WASHINGTON — Hawaii is poised to receive nearly $2 billion as part of the latest round of federal coronavirus relief aid, but it’s already clear it won’t stave off future financial pain.

The island economy was among the hardest hit in the U.S. in large part because of strict travel restrictions that effectively shut down tourism, which is the state’s biggest industry.

Hawaii Gov. David Ige acknowledged that while the relief package helps, it won’t be enough to save government workers from summertime furloughs due to what’s estimated to be a $1.4 billion budget shortfall for each of the next four years.

“The new federal funding is welcome, but it’s not sufficient to cover the state’s projected revenue gap,” Ige said in a statement to Civil Beat.

“It did provide support that allowed us to delay furloughs, but we still need to get direct aid to state and local governments in order to avoid significant program cuts and the impacts that would have on state services and employees.”

Hawaii is expected to receive another financial boost from the recent federal relief bill signed by President Trump earlier this week. Some of the money is expected to help with vaccine distribution. Courtesy: Hawaii Health Department

The $900 billion relief bill that was signed into law by President Donald Trump last week is the second largest in U.S. history, yet it is still less than half of the $2.6 trillion Congress approved in March through the CARES Act.

Democrats in the House passed a $3 trillion relief bill, dubbed the HEROES Act, in May, but Republicans, including President Donald Trump and Senate Majority Leader Mitch McConnell balked at the price tag as well as other provisions, including those that gave direct aid to state, local and tribal governments.

Hawaii Congressman Ed Case called the lack of local funding one of the most glaring omissions of the new relief package and said Washington needs to immediately start working on a third round of stimulus, saying $900 billion is too little given the magnitude of the pandemic.

“It’s not enough,” Case said. “It’s not going to be enough for Hawaii. It’s not going to be enough for the country.

Hawaii Sen. Brian Schatz, who sits on the Senate Appropriations Committee, was just as blunt.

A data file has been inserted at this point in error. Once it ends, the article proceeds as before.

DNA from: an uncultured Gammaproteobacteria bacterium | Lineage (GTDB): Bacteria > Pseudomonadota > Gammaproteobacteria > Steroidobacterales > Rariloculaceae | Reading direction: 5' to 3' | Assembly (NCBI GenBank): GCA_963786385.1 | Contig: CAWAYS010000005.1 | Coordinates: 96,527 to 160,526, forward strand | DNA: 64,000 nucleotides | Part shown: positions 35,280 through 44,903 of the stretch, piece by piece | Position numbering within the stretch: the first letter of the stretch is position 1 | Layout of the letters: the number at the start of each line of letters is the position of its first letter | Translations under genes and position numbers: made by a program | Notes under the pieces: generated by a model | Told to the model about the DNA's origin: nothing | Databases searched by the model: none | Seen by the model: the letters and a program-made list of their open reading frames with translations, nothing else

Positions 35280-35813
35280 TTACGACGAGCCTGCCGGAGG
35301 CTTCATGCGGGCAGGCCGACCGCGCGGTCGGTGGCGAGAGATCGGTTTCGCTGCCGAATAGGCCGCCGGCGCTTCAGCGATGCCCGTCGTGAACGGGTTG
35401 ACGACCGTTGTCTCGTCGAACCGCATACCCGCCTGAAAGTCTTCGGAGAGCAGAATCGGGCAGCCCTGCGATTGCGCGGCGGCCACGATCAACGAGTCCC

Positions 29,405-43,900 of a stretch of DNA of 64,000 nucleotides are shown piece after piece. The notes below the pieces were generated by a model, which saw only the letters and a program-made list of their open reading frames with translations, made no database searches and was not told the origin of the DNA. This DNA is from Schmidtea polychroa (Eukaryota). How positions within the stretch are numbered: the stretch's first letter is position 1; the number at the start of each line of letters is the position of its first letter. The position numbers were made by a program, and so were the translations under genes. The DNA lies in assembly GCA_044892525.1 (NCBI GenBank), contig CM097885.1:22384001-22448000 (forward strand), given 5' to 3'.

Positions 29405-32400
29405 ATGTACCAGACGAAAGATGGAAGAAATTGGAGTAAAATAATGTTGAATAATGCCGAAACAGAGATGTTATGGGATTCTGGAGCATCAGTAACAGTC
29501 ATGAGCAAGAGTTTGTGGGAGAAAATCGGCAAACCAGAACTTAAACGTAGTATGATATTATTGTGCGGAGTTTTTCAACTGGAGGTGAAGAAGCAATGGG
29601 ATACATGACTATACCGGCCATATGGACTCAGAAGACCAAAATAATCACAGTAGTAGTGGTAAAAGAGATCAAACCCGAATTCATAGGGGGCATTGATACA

“More relief will be necessary,” he said. “We now have a pretty clear record of putting together these deals on a bipartisan basis and it remains to be seen whether that bipartisanship will continue.”

When the deal was cut, Schatz’s office released an analysis of the legislation that estimated Hawaii could expect to receive at least $1.7 billion of the $900 billion, but he expects that number to be even higher.

The largest share of the $1.7 billion — about $700 million — is expected to go directly to Hawaii residents who are eligible for $600 direct cash payments while another $400 billion is estimated to be split between extended unemployment benefits and rental assistance. Hawaii schools will also receive an estimated $200 million, some of which is dedicated to Native Hawaiian education.

The legislation sets aside $35 million for Hawaii to help with coronavirus vaccine distribution, but Schatz said there’s another pot of money that can be used to help the state navigate the logistical challenges of actually delivering the vaccine around the islands. The state will also receive an additional $150 million for testing and contact tracing.

One of the biggest unknowns at this point is how much money will come to the state via the Paycheck Protection Program for small businesses.

The new relief bill pumped another $284 billion into the PPP, which provides forgivable loans to companies with fewer than 500 employees. Hawaii businesses took advantage of the program after the CARES Act passed and secured more than 25,000 small business loans worth nearly $2.5 billion.

Overall, the state has cleared more than $10.6 billion in relief aid not including the latest legislation.

“We all worked very hard for that result,” Case said. “If we don’t work just as hard all over again then we’re going to leave dollars on the table that are desperately needed throughout Hawaii.” 

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